British supermarket Morrisons has agreed a takeover offer worth £7 billion ($9.54 billion) from U.S. private equity group Clayton, Dubilier & Rice, dropping its recommendation of a lower bid from a consortium led by Fortress Investment Group.
Morrisons, which started out as an egg and butter merchant in 1899, said CD&R's offer is worth 285 pence a share, trumping a 272 pence a share offer, worth 6.7 billion pounds, from the consortium led by Softbank-owned Fortress.
CD&R's offer gives the supermarket chain an enterprise value of £9.7 billion once debt is included. Morrisons' board intends to recommend it unanimously.
The battle for Britain's fourth-largest grocer after Tesco, Sainsbury's and Asda, is the most high-profile looming takeover amid a raft of bids and counter bids, reflecting private equity's appetite for UK Plc.
CD&R's agreed bid represents a 60% premium to Morrisons' share price before takeover interest emerged in mid-June.
Morrisons' shares closed on Thursday at 279.2 pence, indicating investors expected a higher offer.
CD&R, which has former Tesco boss Terry Leahy as a senior adviser, had a 5.52 billion pounds proposal rejected by Morrisons on June 17.
Morrisons subsequently recommended a bid from Fortress worth 6.3 billion pounds, which was then raised after major shareholders, including Silchester, M&G and Hambro, indicated they wanted more.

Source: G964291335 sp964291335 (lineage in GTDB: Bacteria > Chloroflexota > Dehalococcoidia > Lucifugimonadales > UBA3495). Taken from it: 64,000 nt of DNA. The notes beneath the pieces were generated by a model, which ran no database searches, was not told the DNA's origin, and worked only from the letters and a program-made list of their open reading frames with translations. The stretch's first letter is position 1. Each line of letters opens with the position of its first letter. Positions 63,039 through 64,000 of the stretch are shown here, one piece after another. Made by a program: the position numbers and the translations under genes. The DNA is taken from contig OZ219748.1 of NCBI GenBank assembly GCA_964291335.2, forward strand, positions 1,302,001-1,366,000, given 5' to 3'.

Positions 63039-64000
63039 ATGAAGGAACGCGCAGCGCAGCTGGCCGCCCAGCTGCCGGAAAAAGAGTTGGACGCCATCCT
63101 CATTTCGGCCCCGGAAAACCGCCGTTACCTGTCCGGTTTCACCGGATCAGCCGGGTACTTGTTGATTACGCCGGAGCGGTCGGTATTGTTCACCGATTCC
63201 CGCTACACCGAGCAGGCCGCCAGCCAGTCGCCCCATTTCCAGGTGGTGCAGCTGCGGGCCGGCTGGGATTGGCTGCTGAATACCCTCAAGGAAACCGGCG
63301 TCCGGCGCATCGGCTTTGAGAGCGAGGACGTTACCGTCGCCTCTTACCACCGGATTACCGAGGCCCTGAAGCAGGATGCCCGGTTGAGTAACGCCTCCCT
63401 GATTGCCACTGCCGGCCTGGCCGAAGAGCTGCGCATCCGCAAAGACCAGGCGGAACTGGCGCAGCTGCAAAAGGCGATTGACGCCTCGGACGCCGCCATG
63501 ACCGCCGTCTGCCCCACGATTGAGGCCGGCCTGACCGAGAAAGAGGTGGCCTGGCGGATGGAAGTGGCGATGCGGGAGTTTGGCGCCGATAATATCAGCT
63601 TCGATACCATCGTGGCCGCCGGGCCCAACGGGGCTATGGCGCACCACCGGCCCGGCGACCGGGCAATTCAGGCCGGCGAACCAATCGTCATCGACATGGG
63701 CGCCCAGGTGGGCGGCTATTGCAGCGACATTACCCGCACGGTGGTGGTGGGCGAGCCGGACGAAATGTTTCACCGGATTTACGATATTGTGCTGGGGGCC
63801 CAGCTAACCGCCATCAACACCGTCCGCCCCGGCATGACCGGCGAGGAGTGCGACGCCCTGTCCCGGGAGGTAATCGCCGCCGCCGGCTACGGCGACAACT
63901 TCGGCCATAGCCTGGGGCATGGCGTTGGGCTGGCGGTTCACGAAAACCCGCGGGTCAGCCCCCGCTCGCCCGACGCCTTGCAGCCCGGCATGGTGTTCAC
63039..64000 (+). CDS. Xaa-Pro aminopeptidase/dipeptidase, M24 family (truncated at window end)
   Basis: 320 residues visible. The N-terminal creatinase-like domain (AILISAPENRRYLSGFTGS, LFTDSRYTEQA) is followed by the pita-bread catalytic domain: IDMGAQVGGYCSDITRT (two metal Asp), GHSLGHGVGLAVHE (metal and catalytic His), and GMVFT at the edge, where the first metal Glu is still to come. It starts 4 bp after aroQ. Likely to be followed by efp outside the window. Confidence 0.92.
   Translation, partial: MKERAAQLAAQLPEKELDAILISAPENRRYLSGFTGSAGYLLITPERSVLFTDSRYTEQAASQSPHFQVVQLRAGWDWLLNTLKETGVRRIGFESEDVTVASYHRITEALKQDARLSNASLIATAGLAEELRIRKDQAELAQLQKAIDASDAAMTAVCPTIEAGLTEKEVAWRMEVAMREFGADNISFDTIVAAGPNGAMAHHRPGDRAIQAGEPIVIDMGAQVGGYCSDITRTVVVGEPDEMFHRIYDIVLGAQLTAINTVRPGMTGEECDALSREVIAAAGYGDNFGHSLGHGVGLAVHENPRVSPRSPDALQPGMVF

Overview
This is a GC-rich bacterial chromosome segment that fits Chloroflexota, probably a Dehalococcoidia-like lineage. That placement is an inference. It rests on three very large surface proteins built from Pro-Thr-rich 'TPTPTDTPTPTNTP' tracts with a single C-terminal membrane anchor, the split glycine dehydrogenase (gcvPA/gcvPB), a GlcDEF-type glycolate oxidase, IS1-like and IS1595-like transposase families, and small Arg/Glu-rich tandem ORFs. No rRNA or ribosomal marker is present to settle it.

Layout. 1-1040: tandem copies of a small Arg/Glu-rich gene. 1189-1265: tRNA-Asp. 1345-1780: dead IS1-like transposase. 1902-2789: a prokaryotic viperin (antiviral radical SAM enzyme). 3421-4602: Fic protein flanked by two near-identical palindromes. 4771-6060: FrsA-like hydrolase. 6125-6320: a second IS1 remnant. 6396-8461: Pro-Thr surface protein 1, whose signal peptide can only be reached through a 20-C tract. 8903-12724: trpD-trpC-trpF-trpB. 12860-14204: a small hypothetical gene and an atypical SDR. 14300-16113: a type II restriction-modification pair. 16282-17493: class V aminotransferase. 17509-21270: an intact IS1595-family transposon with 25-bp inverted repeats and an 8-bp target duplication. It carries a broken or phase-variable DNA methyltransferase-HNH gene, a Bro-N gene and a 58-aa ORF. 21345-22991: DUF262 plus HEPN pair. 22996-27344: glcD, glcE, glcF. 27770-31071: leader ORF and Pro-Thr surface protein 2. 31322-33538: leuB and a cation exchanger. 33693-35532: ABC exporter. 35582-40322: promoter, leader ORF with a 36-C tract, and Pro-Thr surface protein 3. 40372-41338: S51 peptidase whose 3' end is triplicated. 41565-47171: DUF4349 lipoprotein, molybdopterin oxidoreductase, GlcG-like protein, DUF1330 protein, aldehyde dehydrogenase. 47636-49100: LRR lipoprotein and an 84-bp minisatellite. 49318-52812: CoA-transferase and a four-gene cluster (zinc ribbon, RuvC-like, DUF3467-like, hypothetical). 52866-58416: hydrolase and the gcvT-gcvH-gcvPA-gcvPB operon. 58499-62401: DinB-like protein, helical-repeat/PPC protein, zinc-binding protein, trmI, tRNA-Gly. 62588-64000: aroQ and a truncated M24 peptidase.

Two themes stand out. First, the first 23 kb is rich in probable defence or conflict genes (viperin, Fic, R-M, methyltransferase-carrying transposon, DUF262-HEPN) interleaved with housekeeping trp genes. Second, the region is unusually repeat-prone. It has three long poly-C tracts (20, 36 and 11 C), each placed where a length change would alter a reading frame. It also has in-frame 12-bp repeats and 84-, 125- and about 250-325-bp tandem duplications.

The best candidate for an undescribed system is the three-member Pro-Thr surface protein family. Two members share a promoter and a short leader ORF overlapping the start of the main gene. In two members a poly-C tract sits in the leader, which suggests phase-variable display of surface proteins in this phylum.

CD&R has committed to retain Morrisons' existing management team led by CEO David Potts, and execute its strategy. It said material store sale and leaseback transactions are not planned.
"The Morrisons board believes that the offer from CD&R represents good value for shareholders while at the same time protecting the fundamental character of Morrisons for all stakeholders," said Chairman Andrew Higginson.
Potts, Higginson and Morrisons' chief operating officer Trevor Strain all worked with Leahy at Tesco.
Leahy said: "CD&R is delighted to have the opportunity to support the management of Morrisons in executing their strategy to grow and develop the business."
CD&R's current investments include Motor Fuel Group (MFG), which operates 918 fuel forecourts in the UK.
With Morrisons owning 339 fuel forecourts, CD&R is targeting a partnership to develop Morrisons' wholesale business and convenience store portfolio.
However, the forecourt overlap will likely face scrutiny from Britain's competition regulator.
Morrisons shareholders will vote on CD&R's offer at meetings expected around the week starting Oct. 4.
Under British takeover rules, Fortress could still come back with a higher offer.
Fortress said it was "considering its options" and urged shareholders to take no action.
Analysts have speculated that Amazon, which has a partnership deal with Morrisons, could still enter the fray, though most believe if it was interested it would have done so by now.